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Vitamins and Infrastructure do the Work; Vaccines get the Credit: Critique of Prevalence of cervical disease at age 20 after immunisation with bivalent HPV vaccine at age 12-13 in Scotland, BMJ 2019

The PDF version is considered the final version and is located at

Inaccurate attribution of efficacy to vaccination: British Medical Journal (BMJ) published a retrospective study crediting vaccination against human papilloma virus (HPV) with reduction in HPV prevalence in Scotland[1], and as usual with positive pharmaceutical news, this study was published in headlining news outlets such as The Guardian[2] thereby influencing the opinions of hundreds of thousands and potentially millions of patients, physicians, and politicians. Retrospective studies cannot establish causation but can suggest correlation, but only if other influential variables are considered and excluded as causal or contributory. In the current situation, the authors failed to account for public health measures that have higher levels of evidence including double-blind placebo-controlled trials than does the HPV vaccination, which has never been the subject of a valid double-blind placebo-controlled trial with a true placebo. In this rebuttal, I show that their conclusion—“Routine vaccination of girls aged 12-13 years with the bivalent HPV vaccine in Scotland has led to a dramatic reduction in preinvasive cervical disease. Evidence of clinically relevant herd protection is apparent in unvaccinated women. These data are consistent with the reduced prevalence of high risk HPV in Scotland. The bivalent vaccine is confirmed as being highly effective vaccine and should greatly reduce the incidence of cervical cancer.”—is unsubstantiated. Remarkably, the entire document fails to mention the words “vitamin”, “nutrition” or “cholecalciferol” despite the facts that the Scottish Government recognized the high prevalence of vitamin D3 in its population and began recommending vitamin D3 supplementation in 2009, coincident with the HPV vaccination campaign in 2008.


Vitamin D paradigm shifts and increased usage: Our views of vitamin D3 (cholecalciferol) began to experience a complete paradigm shift that was well under way in the early part of this century with landmark publications such as Vieth’s dogma-overturning 1999 “Vitamin D supplementation, 25-hydroxyvitamin D concentrations, and safety” in American Journal of Clinical Nutrition[3], Zittermann’s 2003 “Vitamin D in preventive medicine” in British Journal of Nutrition[4], and Vasquez’s 2004 “The clinical importance of vitamin D (cholecalciferol): a paradigm shift with implications for all healthcare providers” in Alternative Therapies in Health and Medicine[5] followed by an important partial summary in British Medical Journal the following year.[6] These and similarly themed articles in the peer-reviewed research have contributed to increased awareness of vitamin D3’s safety and roles in preventive medicine and public health, including preventing infectious diseases such as viral infections and various types of cancer. Consistent with this evidence of safety and benefit, along with evidence that the human daily requirement is an order of magnitude greater than previously believed[7], use of vitamin D3 supplementation began to increase slowly and then exponentially in the United States[8] and presumably other countries, especially English-speaking societies, most notably the United Kingdom.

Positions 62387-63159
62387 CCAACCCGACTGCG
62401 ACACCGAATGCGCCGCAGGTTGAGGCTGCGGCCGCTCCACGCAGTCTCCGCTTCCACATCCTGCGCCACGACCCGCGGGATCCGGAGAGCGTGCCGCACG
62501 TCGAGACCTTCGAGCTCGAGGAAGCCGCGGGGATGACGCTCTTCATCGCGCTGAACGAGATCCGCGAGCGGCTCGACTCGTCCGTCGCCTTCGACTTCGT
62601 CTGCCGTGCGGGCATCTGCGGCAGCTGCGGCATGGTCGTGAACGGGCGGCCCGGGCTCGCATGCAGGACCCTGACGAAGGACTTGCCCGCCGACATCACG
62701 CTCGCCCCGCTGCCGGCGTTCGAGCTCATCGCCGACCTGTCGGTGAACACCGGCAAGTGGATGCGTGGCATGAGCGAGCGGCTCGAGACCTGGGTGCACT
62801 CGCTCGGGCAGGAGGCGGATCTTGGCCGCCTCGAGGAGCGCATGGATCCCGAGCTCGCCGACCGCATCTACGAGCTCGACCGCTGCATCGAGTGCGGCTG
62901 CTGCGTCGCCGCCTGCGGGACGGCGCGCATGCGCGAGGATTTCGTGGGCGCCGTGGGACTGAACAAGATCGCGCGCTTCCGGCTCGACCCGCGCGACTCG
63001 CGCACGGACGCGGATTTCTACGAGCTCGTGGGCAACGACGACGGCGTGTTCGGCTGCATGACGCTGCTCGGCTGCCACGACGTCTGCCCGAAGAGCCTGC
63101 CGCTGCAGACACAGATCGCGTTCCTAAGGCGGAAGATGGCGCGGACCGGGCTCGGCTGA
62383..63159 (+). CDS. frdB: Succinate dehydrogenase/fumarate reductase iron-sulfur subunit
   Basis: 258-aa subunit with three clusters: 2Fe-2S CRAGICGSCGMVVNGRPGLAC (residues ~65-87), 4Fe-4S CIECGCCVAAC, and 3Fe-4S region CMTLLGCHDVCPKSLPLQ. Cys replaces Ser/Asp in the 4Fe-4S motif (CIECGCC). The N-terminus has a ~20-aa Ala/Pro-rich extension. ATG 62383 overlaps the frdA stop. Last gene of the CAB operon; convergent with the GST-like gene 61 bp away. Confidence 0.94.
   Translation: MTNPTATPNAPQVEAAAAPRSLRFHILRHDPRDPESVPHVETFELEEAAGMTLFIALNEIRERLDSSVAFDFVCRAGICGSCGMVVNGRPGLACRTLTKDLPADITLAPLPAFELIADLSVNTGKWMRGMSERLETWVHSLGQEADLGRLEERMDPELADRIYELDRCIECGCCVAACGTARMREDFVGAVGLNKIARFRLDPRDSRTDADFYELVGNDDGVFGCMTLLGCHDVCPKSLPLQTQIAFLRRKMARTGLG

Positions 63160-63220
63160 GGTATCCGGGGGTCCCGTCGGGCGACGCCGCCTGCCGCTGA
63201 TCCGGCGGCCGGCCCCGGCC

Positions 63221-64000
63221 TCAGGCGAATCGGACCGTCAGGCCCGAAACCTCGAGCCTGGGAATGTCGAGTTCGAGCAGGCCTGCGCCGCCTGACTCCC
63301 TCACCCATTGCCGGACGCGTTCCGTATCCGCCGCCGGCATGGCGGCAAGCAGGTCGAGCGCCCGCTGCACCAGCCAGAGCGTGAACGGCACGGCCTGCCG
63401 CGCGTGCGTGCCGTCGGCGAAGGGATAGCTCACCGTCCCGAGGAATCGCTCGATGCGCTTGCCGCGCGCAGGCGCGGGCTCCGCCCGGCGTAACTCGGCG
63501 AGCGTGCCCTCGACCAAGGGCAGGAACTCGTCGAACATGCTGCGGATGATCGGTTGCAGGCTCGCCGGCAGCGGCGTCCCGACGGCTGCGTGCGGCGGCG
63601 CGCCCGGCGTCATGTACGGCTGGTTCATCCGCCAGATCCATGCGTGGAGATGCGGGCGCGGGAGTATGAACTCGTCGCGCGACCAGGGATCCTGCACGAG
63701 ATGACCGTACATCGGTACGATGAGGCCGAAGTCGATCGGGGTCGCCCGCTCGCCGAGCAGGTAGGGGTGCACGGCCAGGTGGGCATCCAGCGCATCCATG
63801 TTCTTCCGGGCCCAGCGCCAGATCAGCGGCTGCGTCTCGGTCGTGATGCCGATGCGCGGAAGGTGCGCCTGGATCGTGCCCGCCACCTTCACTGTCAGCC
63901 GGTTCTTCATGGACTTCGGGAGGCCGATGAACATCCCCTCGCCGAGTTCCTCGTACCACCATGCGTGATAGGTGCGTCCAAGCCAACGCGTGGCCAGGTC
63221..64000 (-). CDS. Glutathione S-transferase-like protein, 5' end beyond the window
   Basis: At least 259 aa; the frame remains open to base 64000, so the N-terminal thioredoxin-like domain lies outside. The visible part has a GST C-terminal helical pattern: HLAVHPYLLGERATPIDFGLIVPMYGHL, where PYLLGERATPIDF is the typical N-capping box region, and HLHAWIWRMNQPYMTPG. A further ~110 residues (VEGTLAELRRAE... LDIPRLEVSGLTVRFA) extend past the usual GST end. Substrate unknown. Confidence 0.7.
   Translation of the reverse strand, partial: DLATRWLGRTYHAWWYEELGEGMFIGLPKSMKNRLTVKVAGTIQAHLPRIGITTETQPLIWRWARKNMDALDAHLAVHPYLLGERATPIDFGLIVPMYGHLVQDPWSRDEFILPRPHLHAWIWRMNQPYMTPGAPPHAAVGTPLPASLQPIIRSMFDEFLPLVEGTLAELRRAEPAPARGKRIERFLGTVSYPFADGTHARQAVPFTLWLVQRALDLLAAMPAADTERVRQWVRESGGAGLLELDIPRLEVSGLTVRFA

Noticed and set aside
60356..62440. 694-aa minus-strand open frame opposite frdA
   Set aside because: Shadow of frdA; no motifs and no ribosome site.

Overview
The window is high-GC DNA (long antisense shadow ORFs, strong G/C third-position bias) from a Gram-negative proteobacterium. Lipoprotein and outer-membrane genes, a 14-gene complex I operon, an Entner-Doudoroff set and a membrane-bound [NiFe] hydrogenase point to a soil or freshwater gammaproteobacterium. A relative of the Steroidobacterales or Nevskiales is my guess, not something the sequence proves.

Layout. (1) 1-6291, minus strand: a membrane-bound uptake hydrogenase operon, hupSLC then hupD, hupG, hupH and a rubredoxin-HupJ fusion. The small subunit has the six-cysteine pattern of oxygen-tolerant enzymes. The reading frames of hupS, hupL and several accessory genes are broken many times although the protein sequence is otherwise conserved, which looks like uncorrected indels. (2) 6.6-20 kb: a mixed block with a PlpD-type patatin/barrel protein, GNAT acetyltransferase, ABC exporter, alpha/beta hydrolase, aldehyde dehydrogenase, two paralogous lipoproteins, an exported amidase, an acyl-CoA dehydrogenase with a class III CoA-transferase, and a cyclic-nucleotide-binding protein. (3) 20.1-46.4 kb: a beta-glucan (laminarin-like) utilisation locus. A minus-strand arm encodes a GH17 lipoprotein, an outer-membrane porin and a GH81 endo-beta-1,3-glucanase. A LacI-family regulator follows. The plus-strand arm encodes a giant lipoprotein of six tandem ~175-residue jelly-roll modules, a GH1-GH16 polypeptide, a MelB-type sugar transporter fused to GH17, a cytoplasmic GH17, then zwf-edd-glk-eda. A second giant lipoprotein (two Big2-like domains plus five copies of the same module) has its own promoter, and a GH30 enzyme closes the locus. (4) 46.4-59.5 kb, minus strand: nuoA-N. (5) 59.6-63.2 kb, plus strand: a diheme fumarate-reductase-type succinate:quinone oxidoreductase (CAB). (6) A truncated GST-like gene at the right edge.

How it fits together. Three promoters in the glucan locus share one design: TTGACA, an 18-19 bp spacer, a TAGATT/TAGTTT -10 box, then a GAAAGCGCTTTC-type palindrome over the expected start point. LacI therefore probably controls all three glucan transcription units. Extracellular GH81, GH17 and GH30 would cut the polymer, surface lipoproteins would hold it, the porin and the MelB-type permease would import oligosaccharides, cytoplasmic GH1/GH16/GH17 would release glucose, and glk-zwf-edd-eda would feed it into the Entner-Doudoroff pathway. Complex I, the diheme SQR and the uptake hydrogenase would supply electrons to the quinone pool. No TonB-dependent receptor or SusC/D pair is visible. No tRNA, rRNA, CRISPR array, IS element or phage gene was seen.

Widespread vitamin D deficiency in Scotland, followed by widespread recommendations for vitamin D supplementation starting in 2009: Deficiency of vitamin D3 would be expected in the United Kingdom given its far northern latitude which reduces dermal production of cholecalciferol along with the cold and rainy climate that encourages use of full-length shirts, pants, and coats and structural protection from the weather and hence sun exposure. In 2006, Burleigh and Potter published in Scottish Medical Journal[9] stating that, “The prevalence of vitamin D deficiency is high in older outpatients in this geographical area. These patients may benefit from routine vitamin D and calcium, but currently many would not be targeted in recent Scottish Executive recommendations because they are not housebound and sunlight deprived.” In 2007, Hyppönen and Power[10] showed that among British adults “Prevalence of hypovitaminosis D in the general population was alarmingly high during the winter and spring, which warrants action at a population level rather than at a risk group level.” In 2008, Rhein[11] further specified that “Vitamin D deficiency is widespread in Scotland”. In 2009, the Scottish Government acknowledged the need to educate its population about the importance of vitamin D3 supplementation.[12] From that time until the present, the Scottish Government, United Kingdom National Health Services, and various advocacy groups and programs (e.g.,[13], Healthy Start, which provides vitamin D supplements to all children and pregnant women in Scotland[14]) continue assertive public health campaigns recommending vitamin D3 supplementation and increased vitamin D production via sun exposure via the “Shine on Scotland” program initiated in 2009[15] for all of its citizens.[16],[17],[18],[19],[20]